Brendan Matthew Boily Oct. 9, 1950 to Oct. 6, 2017

  • Brendan Matthew Boily

Brendan Matthew Boily

Oct. 9, 1950 - Oct. 6, 2017

Brendan Matthew Boily, 66, died Oct. 6, 2017 at South Peninsula Hospital following a traumatic head injury. He had fallen down the crawl space opening at his home on Clover Lane on Sept. 18, 2017. Brendan had health issues for a number of years but it was the fall that hastened his departure.

Brendan was born Oct. 9, 1950 to Norman E. Boily and Eleanor M. DeGulio in Pawtucket, Rhode Island. He grew up on the East Coast between New Jersey and Massachusetts. He married Patti O’Reilly on Aug. 30, 1968. In 1973 he, Patti and their 4-year-old son, Sean, left Cape Cod to find America. They ended up briefly in Montana before travelling the Alaska Highway to the Hinterlands (Alaska). There they joined his brother, Marc and his wife Mary and their children Marija and Nathan in what they called The Bush — in truth it was only 13 miles northeast of Talkeetna along Clear Creek. While living in a three bedroom Visqueen shelter for seven they started a log cabin. It was a frigid winter, but none of them knew it because they were on a great adventure, and after all, it was Alaska and it had to be colder than New England.

Brendan and his family moved out of Talkeetna the following spring finding, a number of jobs before settling in Eagle River building custom log homes in Glen Eagle. In 1977 they left Eagle River and moved south to Homer. Brendan continued building mostly custom homes, adding remodeling and additions to his repertoire. There are a number of homes and light commercial remodels in the lower Kenai Peninsula that have his expertise and flair.

Brendan also commercial fished for a few years — halibut and crab in Dutch Harbor as well as lower Cook Inlet, Kachemak Bay and the Kenai Fjords. He sat for his 100-ton Master Mariner License with an Endorsement for Sail in January 1994. Brendan and Patti both loved the water and particularly sailing. He, Patti and son Tristan (Sean was off to college) had many adventures with their first sailboat, Oriole, a 24-foot pocket cruiser which was perfect for learning to sail the bay. When Tristan was 10 they took it on a two-week cruise to Seward and back, which made them realize he was only going to get bigger.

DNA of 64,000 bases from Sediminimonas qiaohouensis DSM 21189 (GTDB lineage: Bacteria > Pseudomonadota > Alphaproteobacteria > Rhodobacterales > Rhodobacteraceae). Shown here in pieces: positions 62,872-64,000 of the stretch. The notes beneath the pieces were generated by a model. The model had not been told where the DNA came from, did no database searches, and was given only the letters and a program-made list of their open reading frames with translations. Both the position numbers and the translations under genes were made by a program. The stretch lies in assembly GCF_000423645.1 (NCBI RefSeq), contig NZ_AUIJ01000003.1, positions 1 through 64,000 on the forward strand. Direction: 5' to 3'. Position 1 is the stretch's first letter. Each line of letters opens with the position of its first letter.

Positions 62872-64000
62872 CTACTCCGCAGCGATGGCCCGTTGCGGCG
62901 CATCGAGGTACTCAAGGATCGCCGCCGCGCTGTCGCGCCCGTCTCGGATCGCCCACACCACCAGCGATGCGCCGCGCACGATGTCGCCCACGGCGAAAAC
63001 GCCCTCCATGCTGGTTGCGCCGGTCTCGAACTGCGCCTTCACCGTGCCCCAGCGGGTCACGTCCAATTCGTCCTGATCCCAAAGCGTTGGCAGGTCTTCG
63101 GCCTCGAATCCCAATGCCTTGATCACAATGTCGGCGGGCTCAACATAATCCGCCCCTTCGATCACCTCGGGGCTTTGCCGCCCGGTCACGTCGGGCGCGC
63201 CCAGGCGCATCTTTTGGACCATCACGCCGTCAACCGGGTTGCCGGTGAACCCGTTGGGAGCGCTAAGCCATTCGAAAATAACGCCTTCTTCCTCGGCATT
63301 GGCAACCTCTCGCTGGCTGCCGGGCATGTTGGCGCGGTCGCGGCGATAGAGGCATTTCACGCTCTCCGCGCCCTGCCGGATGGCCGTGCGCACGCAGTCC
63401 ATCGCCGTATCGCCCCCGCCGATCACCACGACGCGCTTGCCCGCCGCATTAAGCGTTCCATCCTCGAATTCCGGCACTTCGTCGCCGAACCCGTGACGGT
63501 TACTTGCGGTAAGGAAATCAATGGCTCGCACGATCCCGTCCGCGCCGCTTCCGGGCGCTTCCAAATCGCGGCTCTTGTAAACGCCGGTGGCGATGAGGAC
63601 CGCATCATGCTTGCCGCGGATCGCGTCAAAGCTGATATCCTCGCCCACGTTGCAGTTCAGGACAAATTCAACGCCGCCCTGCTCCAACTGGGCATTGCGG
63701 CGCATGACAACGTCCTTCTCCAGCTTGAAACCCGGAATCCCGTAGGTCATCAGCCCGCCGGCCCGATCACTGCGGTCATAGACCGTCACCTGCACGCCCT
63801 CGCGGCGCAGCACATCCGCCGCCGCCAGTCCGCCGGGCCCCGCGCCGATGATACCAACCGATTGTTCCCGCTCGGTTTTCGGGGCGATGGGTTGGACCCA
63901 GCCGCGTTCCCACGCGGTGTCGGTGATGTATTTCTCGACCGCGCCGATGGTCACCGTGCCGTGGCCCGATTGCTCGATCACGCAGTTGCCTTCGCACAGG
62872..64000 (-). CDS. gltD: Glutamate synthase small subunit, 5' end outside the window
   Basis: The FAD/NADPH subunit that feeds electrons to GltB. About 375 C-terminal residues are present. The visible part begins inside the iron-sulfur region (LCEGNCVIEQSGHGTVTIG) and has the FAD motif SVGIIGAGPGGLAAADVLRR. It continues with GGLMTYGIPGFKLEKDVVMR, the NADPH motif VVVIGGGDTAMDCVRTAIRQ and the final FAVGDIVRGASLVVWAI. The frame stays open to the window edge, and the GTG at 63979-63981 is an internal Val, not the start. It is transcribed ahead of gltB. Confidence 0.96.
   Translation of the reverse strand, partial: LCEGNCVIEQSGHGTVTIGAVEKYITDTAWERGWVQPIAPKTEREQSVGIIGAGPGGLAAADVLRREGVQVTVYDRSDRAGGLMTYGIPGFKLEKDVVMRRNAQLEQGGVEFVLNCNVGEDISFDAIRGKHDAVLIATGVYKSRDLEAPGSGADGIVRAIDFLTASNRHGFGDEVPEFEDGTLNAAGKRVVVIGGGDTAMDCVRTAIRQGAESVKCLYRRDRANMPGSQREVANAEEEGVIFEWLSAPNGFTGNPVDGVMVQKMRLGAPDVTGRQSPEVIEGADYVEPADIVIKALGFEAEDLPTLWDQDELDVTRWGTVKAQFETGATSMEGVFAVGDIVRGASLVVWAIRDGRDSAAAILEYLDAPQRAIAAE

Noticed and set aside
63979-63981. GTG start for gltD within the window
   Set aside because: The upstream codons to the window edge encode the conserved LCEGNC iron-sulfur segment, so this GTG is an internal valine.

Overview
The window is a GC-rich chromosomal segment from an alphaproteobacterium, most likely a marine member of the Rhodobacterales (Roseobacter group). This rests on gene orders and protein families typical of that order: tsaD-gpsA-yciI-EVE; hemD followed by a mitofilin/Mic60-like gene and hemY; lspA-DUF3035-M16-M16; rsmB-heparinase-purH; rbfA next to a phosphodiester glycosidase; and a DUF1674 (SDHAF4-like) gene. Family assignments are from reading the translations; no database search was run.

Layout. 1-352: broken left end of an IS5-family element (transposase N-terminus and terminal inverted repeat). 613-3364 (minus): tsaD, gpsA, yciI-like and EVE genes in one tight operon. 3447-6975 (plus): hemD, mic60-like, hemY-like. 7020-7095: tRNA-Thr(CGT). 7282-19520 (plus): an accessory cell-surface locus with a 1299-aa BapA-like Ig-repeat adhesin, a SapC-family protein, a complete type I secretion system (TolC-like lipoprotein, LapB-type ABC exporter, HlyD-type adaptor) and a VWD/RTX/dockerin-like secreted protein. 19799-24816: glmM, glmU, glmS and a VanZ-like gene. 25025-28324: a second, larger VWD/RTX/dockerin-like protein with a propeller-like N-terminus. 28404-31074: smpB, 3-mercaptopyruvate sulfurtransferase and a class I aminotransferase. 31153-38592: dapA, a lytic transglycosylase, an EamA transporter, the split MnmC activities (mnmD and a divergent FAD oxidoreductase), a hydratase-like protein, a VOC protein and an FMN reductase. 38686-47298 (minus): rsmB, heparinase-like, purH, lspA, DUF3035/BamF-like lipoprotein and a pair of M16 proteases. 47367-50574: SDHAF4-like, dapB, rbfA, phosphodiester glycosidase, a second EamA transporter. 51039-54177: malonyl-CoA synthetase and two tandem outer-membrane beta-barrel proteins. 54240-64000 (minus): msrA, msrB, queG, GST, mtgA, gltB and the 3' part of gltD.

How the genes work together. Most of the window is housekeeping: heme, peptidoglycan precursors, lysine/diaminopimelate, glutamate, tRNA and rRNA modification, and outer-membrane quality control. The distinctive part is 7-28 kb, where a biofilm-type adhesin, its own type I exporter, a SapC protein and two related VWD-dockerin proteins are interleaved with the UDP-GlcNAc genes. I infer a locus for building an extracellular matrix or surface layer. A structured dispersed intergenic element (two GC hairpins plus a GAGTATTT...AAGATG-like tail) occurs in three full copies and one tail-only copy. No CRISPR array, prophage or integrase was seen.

They added Gwylan, a 32-foot cruisier that was perfect for a small family to adventure sail in the Gulf of Alaska. Brendan ran a sailing charter business also before eco-tourism had really taken off in Kachemak Bay, Gwylan Sail Charters. It was fun and the people were great, but it just wasn’t enough for a business, so they continued their adventuring, sailing mostly the Bay, the Fjords and the Gulf of Alaska, sailing as far west as Geographic Harbor and eastward to Prince William Sound as far as Whittier. Brendan and Patti particularly loved to sail in the Kenai Fjords as well as the Kodiak archipelago, mostly because it was a “skip, hop and jump” from the Bay they called home for 40 years.

Brendan was a man of many talents that included pottery and knife making. He had many interests in his lifetime, and was an avid reader. Before sailing he had been a pretty avid gardener, but once he started sailing they became his gardens of gross neglect.

Brendan is survived by his wife Patti; sons Sean (Sarah), Tristan and Mar; father Norman; mother-in-law Connie (Britta); brothers David (Carol) and Marc (Valerie), and sister Jane (Jim) and their families. Brendan also is survived by his grandchildren Clare and Axel of Juneau as well as many nieces, nephews and in-laws.

A memorial is planned for this summer.


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